Hollywood Doesn't Understand New Media
Within the first few minutes of David Fincher’s anxious new political drama “House of Cards,” we meet Zoe Barnes, an enterprising young journalist working at the fictional Washington Herald. She’s in a face-off with a seasoned editor, begging him: “Move me online.” She wears a hoodie and jeans; he’s sporting a suit. "I’ll go underground. Back rooms. The urinals. I’ll win over staff members on the Hill.” READ MORE >>
Every couple of years a movie comes along that exposes the sorry state of contemporary film criticism. I’m not talking about the Jackass franchise or anything starring Danny McBride. I mean the sort of sentimental claptrap that sends otherwise sensible people into raptures of moral self-satisfaction. Dances with Wolves or Crash, for example, both of which rode white liberal guilt like a hobbyhorse all the way to the Oscars. READ MORE >>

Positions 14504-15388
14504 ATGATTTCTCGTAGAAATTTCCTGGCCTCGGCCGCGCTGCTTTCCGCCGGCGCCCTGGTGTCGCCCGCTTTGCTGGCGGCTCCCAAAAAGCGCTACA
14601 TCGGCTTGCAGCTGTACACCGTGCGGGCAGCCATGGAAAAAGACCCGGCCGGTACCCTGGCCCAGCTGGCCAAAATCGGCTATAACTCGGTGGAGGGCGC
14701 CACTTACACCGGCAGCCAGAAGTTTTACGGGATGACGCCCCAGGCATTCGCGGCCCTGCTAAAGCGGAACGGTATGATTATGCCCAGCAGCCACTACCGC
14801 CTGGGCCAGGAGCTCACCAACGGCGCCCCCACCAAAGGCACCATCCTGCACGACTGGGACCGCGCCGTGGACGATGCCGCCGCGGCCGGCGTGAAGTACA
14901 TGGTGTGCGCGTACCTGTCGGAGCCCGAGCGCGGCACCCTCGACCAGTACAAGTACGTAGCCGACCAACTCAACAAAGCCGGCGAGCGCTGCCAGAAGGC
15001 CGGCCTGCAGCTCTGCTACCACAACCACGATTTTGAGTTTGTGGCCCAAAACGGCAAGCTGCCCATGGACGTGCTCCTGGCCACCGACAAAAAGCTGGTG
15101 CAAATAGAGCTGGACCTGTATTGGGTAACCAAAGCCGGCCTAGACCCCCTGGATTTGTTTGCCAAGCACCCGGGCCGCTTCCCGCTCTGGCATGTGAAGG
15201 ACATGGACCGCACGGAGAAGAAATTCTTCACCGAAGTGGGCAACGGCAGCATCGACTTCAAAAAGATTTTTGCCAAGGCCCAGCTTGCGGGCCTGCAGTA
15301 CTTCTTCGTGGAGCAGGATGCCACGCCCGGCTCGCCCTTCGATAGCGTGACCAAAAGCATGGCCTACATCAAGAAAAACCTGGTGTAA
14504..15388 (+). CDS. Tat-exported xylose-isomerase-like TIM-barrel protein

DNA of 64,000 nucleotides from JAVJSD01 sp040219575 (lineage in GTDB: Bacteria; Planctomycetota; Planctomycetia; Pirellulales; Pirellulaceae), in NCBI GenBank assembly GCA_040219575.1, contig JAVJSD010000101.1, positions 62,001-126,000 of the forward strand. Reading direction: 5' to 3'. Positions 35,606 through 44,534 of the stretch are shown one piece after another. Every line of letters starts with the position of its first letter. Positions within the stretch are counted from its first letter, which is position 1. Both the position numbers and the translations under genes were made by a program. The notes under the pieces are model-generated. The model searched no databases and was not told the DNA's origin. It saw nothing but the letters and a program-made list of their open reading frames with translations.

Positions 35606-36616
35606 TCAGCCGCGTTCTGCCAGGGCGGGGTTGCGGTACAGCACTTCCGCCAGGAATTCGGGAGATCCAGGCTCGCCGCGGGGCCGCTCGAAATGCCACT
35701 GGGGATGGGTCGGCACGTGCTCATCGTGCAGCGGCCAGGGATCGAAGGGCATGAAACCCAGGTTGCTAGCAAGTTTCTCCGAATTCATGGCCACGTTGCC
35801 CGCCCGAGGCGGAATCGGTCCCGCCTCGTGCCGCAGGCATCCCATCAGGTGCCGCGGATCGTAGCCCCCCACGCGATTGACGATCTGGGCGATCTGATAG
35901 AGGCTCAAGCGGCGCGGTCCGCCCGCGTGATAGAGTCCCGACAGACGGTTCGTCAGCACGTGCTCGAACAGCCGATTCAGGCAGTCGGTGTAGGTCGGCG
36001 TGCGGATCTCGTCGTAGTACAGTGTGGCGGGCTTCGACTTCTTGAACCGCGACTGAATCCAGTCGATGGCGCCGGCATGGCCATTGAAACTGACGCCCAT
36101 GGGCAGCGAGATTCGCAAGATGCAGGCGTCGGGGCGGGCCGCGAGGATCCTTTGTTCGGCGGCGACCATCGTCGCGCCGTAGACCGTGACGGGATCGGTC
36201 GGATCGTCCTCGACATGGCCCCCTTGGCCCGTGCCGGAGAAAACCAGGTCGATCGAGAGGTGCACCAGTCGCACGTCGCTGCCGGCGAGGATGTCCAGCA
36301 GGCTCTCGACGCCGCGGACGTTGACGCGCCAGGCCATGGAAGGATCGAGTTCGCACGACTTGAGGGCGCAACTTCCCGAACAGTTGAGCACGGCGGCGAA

Side effects: It’s a curious term, suggesting an assured central purpose, with some collateral consequences—like you can’t make an omelet without breaking eggs? Or is it possible that “side effects” is a delusional escape clause, that all effects are part of each other? A side effect may make you ill; but you were sick already. READ MORE >>
Tinseltown supports LGBT rights everywhere but the big screen.
James Franco, that jack of all media, is on yet another artistic mission: The star of the soon-to-be-released Disney film Oz: The Great and Powerful is hell-bent on bringing gay sex into mainstream Hollywood cinema. Adding to an already considerable oeuvre of gay-themed projects such as Sal, Howl, Milk, and The Feast of Stephen, Franco and co-director Travis Matthews’s Interior. READ MORE >>